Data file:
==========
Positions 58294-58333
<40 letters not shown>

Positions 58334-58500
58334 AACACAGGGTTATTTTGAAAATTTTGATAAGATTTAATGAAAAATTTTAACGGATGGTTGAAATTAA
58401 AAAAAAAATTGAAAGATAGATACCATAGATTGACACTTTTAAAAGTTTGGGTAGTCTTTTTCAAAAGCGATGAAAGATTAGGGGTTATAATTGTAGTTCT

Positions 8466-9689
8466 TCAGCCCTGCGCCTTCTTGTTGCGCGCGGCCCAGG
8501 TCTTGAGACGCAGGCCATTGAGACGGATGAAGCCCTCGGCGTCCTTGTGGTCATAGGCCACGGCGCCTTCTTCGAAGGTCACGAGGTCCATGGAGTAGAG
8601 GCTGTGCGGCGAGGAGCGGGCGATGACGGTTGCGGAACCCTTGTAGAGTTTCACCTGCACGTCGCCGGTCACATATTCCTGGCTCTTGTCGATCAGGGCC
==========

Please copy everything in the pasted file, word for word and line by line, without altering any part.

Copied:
Positions 58294-58333
<40 letters not shown>

Positions 58334-58500
58334 AACACAGGGTTATTTTGAAAATTTTGATAAGATTTAATGAAAAATTTTAACGGATGGTTGAAATTAA
58401 AAAAAAAATTGAAAGATAGATACCATAGATTGACACTTTTAAAAGTTTGGGTAGTCTTTTTCAAAAGCGATGAAAGATTAGGGGTTATAATTGTAGTTCT

Positions 8466-9689
8466 TCAGCCCTGCGCCTTCTTGTTGCGCGCGGCCCAGG
8501 TCTTGAGACGCAGGCCATTGAGACGGATGAAGCCCTCGGCGTCCTTGTGGTCATAGGCCACGGCGCCTTCTTCGAAGGTCACGAGGTCCATGGAGTAGAG
8601 GCTGTGCGGCGAGGAGCGGGCGATGACGGTTGCGGAACCCTTGTAGAGTTTCACCTGCACGTCGCCGGTCACATATTCCTGGCTCTTGTCGATCAGGGCC